Work on Display for CIC Arts Week Kickoff Exhibition Party
On Monday, May 1, from 5:30-8pm the Kickoff Exhibition Party of CIC Arts Week takes place on the 4th floor of One Broadway at Kendall Square, Cambridge. A collection of my drawings will be on display along with a number of works by Boston and Cambridge artists. This event will also feature my friends from El Taller Vagabundo, who will be selling their planters, pottery, and handmade books. Click here to RSVP!
Venture Cafe: Creative Industries - Demo Table
On Thursday, May 4, from 5:30-7:30, I will be holding a demo table at the Venture Cafe: Creative Industries event. Below is a description of what I'll be sharing with attendees. You can RSVP here.
Demo Table: Making Paint from Raw Materials
Ever wonder where paint comes from? Join a classically trained painter for demos on how to produce and use oil paint, watercolors, and mediums using raw materials, traditional tools, and techniques that began centuries ago. Producing paint at home saves money, gives the artist more control over the properties of the paint used during the creative process, and forges a stronger bond between artist and materials.
Please note that while you are encouraged to RSVP for planning purposes, you can also just swing by to either event.
One Broadway is easily accessible via the Red Line Kendall stop. When you arrive at One Broadway, you will just need to stop by the security desk on the main floor and check in with a photo ID. From there, you can head up to the 4th floor (for the kickoff exhibition) or the 5th floor (for Venture Cafe) and check in at the event table/kiosk.
For more information on each event, the full listing with links to EventBrite pages is here. Check the flyer for the other exciting events happening this coming week! I recommend stopping by all of them :)
Grandma Rose made most of the eggs in this jar over the course of her life. Each year she puts them on display for Easter. She no longer makes eggs, but she has a few coloring books that she works on each day to help keep her mind busy when she starts to miss Grandpa Andy. She takes each page one at a time and goes in order from front to back.
We had a lovely afternoon together working on our respective projects. When I started this sketch, my mom sat across from me writing letters, and shortly after, Rose took her place. I ended up focusing in on the detail of the eggs, and took my mom out of the background. (Sorry, mom!)
Grandma Rose, My mother Sharon, and me, all as young women. Rose's portrait was given to my grandfather with the note, "To Andrew, With All My Love Always".
Over the last few years, I've used these two boys calmly playing as a visual shorthand for my artwork. They represent a playfulness and curiosity that I feel while making things, but that I struggle to find elsewhere. Where else can I freely play and experiment without fear of failure or consequence?
As an adult, years of making mistakes and learning to tame my expectations has narrowed my will to try new things, learn new things, and explore new places. I seek the comfort of the familiar and find it difficult to traverse into the unknown.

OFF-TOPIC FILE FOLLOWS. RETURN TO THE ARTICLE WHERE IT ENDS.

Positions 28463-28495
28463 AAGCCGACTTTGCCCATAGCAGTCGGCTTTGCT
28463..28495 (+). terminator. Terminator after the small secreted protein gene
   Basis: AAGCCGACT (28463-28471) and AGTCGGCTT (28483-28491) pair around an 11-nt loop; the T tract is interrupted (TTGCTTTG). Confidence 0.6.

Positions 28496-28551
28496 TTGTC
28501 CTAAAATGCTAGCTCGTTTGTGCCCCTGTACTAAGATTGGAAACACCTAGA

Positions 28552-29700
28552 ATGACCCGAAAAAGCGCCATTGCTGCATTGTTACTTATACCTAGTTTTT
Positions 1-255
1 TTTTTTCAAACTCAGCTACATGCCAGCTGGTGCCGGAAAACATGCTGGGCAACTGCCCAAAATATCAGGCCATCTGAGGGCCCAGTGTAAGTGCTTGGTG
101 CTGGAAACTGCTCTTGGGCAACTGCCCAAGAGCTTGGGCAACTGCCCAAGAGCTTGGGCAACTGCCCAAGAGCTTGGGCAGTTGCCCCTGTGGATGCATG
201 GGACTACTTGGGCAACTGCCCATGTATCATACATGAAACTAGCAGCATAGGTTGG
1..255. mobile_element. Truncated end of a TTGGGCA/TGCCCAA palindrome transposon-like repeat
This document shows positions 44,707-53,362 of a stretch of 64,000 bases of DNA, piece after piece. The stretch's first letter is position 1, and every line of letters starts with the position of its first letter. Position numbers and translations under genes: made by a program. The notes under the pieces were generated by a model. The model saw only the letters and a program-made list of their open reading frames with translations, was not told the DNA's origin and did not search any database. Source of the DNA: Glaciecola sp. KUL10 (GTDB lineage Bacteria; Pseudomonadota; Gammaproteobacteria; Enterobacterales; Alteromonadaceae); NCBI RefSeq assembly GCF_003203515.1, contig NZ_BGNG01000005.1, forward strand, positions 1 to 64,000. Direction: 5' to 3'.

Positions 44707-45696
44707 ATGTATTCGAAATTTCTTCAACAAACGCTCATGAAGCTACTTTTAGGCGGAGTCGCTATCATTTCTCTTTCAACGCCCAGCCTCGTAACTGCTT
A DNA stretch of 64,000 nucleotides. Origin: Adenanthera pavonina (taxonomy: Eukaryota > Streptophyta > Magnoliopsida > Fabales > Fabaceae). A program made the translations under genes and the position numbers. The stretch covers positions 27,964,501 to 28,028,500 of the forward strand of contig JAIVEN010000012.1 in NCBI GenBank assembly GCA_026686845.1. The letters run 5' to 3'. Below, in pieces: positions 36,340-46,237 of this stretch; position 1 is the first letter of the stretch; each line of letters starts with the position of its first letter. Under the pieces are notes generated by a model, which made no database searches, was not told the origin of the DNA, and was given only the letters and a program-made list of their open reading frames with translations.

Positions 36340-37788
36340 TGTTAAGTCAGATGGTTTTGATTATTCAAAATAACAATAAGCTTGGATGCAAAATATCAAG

But when I was a child, the world was big and full of hope; not limited by caution. When I was four years old, my friends and I spent an afternoon plotting how to tricycle from New York to Florida. I told them that my family had done the drive a few times and it only took a couple days, and imagined us tricycling on the shoulder of the Virginia highway, small enough to squeeze by traffic jams. I imagined us pulling up to my grandparents' house and docking our bikes in the garage. I never considered that it was a 1,300 mile journey. I was disappointed when my dad chuckled that he didn't think it was a great idea.
The two boys above I observed playing in a sandbox in the Place des Vosges. While their guardian read the paper on a nearby bench, the boys faced a stone ledge and quietly played and built with the sand. I couldn't see what they were building, couldn't hear what they were saying, and I never saw their faces.
In literature, it is the protagonist's experiences and how they see the world that we relate to most - not their appearance. Their appearance is suggested, but ultimately they are invisible and our mind creates a rendering of them that is filtered by our own experience. In this drawing, the absence of a face and an expression offers the same loose definition, so that it is easier to project one's experience onto a group of characters and their relationship. And while we may not know what exactly these playmates are building because their bodies obscure their work, the viewer faces the world from their perspective and their imagination is triggered to fill in the blanks. Much like we used our imagination as children to dream big and see where we end up.
To me, I relate the boy in the yellow jacket to creativity. I imagine him sitting comfortably, looking out past the benches and trees and his mind traveling well beyond the park. I see the boy in the black jacket as the mind wondering whether to keep the imagination in check, but for now letting it roam free. He crouches, rather than nestling into the sand and getting too invested. In a way, I see the teetering back and forth of the brain while making something new, pushing past doubt, and deciding how to feel.
What do you see?
Hannah Dunscombe is a painter and portrait artist based out of Brookline, MA.